One day when I was serving as the pastor of a local church, the local funeral director called me to ask if I would officiate at the service for a person who had died. This was fairly common. When people die who are not members of local churches, but who nominally understand themselves as Christians, they often ask the funeral director to recommend a pastor who can care for the funeral service.
I agreed, and on the appointed time I arrived at the funeral home to meet the family and discuss the service. As soon as we had introduced themselves, they said to me, “We want to make one thing clear. We do not want a religious service.”
Given that they had asked for a pastor, I was perplexed. I pointed out that I wanted to honor their requests, but I was a Christian pastor and that I wanted to be able to draw from the Christian faith to frame the service. I suggested that I walk through what I usually did in the service to see if what I had planned would be acceptable to them. They agreed.
I walked through a fairly routine order of worship from the Methodist book of worship (for UMC folks out there, I have to admit that I was still using the old Methodist Book of Worship rather than the post-merger UMC one. I like it better!). As I pointed out the Scripture verses I wanted to use, including the famous John 14 passage in which Jesus declares himself to be the way, the truth, and the life, and in which he says that he is the only way to the Father. They said everything sounded fine to them.
In the end, I didn’t make any changes to the order of worship. And, at the service, I preached on the resurrection of Jesus as our hope when we face death. The family was pleased with all of it.
As I was riding back with the funeral director after the service, I shared with him about the family’s opening warning to me about not wanting a religious service. Yet, I pointed out that the service was just as “religious” as any that I had ever led. Did he have any insight on it?
He explained that the deceased’s wife had died a few years ago, and that a different pastor had come to do the service. During that service, the pastor had unexpectedly held an altar call for people to come to Jesus and know salvation. He used the deceased woman as an example of someone who no longer had the ability to choose, her fate was sealed, but others could flee from hell and wrath.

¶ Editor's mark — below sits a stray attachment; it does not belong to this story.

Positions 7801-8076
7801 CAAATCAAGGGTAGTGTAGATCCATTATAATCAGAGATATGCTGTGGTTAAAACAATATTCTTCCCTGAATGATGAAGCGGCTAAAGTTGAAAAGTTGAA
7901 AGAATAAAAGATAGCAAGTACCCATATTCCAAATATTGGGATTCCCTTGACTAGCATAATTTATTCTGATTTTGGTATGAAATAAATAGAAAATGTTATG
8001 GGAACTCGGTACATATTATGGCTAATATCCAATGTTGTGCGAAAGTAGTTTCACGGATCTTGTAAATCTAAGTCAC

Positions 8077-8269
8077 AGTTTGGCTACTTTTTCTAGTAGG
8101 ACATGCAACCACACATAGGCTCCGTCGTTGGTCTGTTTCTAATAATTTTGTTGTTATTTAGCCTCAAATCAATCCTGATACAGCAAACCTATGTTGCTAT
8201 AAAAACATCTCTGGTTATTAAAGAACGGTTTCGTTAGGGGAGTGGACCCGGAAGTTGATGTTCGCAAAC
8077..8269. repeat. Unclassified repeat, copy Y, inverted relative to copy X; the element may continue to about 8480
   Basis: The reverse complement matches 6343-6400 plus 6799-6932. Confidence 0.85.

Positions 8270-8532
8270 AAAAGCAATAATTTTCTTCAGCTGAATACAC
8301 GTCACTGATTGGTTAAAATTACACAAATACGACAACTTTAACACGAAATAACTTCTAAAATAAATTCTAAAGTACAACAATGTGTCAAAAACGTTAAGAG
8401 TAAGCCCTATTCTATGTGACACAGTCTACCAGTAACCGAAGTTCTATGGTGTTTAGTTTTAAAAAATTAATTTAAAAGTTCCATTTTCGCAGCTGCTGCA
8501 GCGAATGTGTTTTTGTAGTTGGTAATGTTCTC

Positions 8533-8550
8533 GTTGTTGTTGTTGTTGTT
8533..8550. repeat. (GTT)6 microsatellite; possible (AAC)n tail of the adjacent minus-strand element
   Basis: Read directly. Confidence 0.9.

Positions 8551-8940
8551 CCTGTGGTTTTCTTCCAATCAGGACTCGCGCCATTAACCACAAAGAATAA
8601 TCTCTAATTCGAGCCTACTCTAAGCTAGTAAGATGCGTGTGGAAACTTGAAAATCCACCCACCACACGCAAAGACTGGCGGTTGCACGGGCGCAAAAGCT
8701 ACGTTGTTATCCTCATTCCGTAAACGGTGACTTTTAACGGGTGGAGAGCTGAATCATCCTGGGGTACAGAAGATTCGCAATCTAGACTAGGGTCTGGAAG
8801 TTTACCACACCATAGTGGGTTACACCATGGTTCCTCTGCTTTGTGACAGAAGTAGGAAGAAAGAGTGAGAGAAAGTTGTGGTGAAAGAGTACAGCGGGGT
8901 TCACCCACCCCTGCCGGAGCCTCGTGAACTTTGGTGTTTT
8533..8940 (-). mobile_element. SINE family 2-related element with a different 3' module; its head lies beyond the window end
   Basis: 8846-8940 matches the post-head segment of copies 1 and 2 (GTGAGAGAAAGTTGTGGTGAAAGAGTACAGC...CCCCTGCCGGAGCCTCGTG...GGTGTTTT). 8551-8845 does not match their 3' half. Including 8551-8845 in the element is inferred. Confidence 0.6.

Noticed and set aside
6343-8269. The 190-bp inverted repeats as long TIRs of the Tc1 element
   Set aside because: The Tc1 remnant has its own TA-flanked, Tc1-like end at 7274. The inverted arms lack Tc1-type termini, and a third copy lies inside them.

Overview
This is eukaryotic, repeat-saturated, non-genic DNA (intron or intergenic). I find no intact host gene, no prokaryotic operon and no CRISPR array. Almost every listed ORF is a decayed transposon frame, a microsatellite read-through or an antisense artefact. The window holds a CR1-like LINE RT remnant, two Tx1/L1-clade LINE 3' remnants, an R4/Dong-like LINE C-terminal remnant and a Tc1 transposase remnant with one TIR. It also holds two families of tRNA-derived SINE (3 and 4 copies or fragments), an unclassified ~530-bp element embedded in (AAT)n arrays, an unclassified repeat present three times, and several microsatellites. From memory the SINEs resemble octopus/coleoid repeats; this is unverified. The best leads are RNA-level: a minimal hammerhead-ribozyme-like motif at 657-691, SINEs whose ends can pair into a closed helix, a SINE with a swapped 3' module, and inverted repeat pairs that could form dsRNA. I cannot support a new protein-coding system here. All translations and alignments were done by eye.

The family wanted to make certain that didn’t happen again. That was what they meant by not wanting a “religious” service.
Evangelists have long been known for impressing the fear of death and divine judgment into service for convincing people to accept Jesus Christ. And, in truth, I think there can be a time and place for being this forthright. Jesus talks about hell more than any other person in the Bible, and the book of Hebrews makes it clear that we only live once and then face judgment.
However, we need to be careful about this. It is rare in the New Testament that we hear Jesus or others pressing the issue of death. They are far more concerned with growing into the maturity of holiness and living into the coming Kingdom of God. This is because Jesus primarily preached abundant life. Abundant life doesn’t start after we die, it just starts and keeps going whether we live in this mortal body or not.
More than that, Paul later explained that this abundant life would reclaim our mortal bodies in the resurrection. In 1 Corinthians 15 he makes it clear that our old, broken, mortal bodies would be raised again in glory, never to perish again. So, abundant life not only continues when our mortal bodies fall away, but it revives and glorifies those very bodies. This is why we do not preach an “afterlife” in the Christian faith, but that death itself has been overcome. Even the remnant of death we experience now in our bodies ceasing to operate will be reversed and done away with permanently.
So, evangelists do have a lot to say about death. It just should not usually take the form of cajoling and threatening people with the dangers of hellfire. Rather, it should take be offering the profound hope that we have in the One who conquered death. The question is not, “If you were to die tonight, where would you go?” but “Are you ready to really start living in the hope that, even when you walk through the valley of the shadow of death, things will ultimately only get better?”